CHICAGO (Legal Newsline) – A closely watched Fair Credit Reporting Act (FCRA) case in which an appeals court recently and again upheld a plaintiff's standing to pursue his claims in federal court might be on its way back to the U.S. Supreme Court, a labor and employment attorney said during a recent interview.
However, that case, Spokeo Inc. v. Robins, isn't the only such case that could attract the high court's attention, Pamela Devata, a partner in the Labor and Employment Practice Group of Seyfarth Shaw in Chicago, said.
"We think there is a high possibility that an FCRA case dealing with concrete harm will likely go to the Supreme Court," Devata said. "But my guess would be that it would be a case dealing with disclosure forms where there is arguably no harm whatsoever, unlike the issue of inaccurate information being reported. I believe the Syed v. M-I case has a petition for certiorari currently before the Supreme Court."
Syed v. M-I questions whether an informational injury would satisfy standing under Article III of the U.S. Constitution as articulated in Spokeo v. Robins.
Pamela Devata, a partner in the Labor and Employment Practice Group of Seyfarth Shaw in Chicago Photo courtesy of Seyfarth Shaw
The U.S. Court of Appeals for the Ninth Circuit's ruling in Spokeo in August solidified that it has a broad view of what will constitute harm in that case to determine standing in an FCRA case and possibly other types of cases, Devata said.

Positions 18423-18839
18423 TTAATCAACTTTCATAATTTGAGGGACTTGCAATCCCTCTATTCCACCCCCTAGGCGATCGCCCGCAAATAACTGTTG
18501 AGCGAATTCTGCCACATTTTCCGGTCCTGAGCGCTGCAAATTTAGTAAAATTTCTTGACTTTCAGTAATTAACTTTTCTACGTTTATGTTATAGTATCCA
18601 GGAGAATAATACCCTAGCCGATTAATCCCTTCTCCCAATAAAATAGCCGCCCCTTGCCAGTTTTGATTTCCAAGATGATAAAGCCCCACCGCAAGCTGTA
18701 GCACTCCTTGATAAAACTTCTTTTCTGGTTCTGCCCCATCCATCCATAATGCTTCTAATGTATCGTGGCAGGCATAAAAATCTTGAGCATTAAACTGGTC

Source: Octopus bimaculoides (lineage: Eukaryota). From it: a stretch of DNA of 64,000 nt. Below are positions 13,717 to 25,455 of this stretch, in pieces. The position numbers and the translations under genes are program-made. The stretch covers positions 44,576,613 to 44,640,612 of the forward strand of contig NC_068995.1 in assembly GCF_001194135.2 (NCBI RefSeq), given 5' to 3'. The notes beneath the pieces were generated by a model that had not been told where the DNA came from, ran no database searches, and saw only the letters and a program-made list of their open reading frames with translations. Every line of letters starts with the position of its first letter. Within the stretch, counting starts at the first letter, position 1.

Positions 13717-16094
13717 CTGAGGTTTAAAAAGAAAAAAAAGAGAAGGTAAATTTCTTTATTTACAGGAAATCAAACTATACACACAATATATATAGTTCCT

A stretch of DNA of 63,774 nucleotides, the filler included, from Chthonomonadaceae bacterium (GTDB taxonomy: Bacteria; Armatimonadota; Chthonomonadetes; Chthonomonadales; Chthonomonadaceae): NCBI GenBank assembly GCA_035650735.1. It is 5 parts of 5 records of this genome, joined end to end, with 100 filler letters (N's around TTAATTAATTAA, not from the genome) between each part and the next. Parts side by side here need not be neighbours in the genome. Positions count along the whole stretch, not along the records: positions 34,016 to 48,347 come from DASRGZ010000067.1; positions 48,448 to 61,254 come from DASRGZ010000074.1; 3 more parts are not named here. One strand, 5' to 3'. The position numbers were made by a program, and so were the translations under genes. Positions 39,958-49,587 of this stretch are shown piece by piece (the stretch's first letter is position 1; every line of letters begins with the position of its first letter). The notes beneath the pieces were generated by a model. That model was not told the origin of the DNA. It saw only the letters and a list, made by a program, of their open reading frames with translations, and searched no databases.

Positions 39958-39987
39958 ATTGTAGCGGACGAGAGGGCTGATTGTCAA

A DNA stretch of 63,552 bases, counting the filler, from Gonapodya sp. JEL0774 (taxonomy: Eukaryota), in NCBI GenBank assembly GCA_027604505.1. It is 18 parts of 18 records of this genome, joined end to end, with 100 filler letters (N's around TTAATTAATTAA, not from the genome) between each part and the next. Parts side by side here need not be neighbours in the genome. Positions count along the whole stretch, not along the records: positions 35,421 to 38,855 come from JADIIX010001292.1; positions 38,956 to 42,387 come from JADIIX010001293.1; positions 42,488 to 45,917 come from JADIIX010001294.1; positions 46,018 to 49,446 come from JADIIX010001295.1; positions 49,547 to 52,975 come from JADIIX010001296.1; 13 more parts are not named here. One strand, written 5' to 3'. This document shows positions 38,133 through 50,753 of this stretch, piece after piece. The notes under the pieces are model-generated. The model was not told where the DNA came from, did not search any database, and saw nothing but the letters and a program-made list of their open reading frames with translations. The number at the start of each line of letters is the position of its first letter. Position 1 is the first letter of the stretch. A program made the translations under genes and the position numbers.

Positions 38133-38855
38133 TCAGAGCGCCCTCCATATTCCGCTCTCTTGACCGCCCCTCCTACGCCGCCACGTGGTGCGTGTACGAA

"The court did hint at a distinction between a 'material' inaccuracy and any inaccuracy, which is helpful to stop a rush of cases being brought for any inaccuracy on a consumer report that is immaterial," she said.
"The possible consequences of this ruling may include more FCRA or 'statutory damages' cases being brought in federal court. We’ve seen a number of these cases throughout the country being brought in state court based on the uncertainty of rulings after Spokeo."
Plaintiff in the case, Thomas Robins, claims the so-called "people search engine" Spokeo violated the Fair Credit Reporting Act when it published inaccurate information about him, including wrong information about his age, education, employment status, and details about his personal life.
Robins claims the wrong information Spokeo published about him damaged potential employment opportunities for himself and anyone else covered in his class action.
Spokeo long has claimed that Robins' case doesn't allege sufficient injury.
The case had been remanded back to the Ninth Circuit by the U.S. Supreme Court in May 2016, after the high court considered whether Article III allows a plaintiff to sue over alleged violation of a statute without otherwise suffering concrete injury.
In its 6-2 decision, the high court concluded that, whatever statutory violation occurred, standing had not been satisfied, any injury must be real and not abstract or procedural, and directed the 9th Circuit to identify an accompanying concrete harm.
However, the Ninth Circuit, despite the Supreme Court's direction, didn't entirely nail down actual harm in the case, Devata said.
"The Ninth Circuit really did not determine what actual harm occurred, but instead indicated since the inaccuracy was material, it must have resulted in 'harm,'" she said.
"There were no factual determinations made, and therefore, I believe the Ninth Circuit took a leap by assuming 'concrete harm' must have arisen from inaccurate information."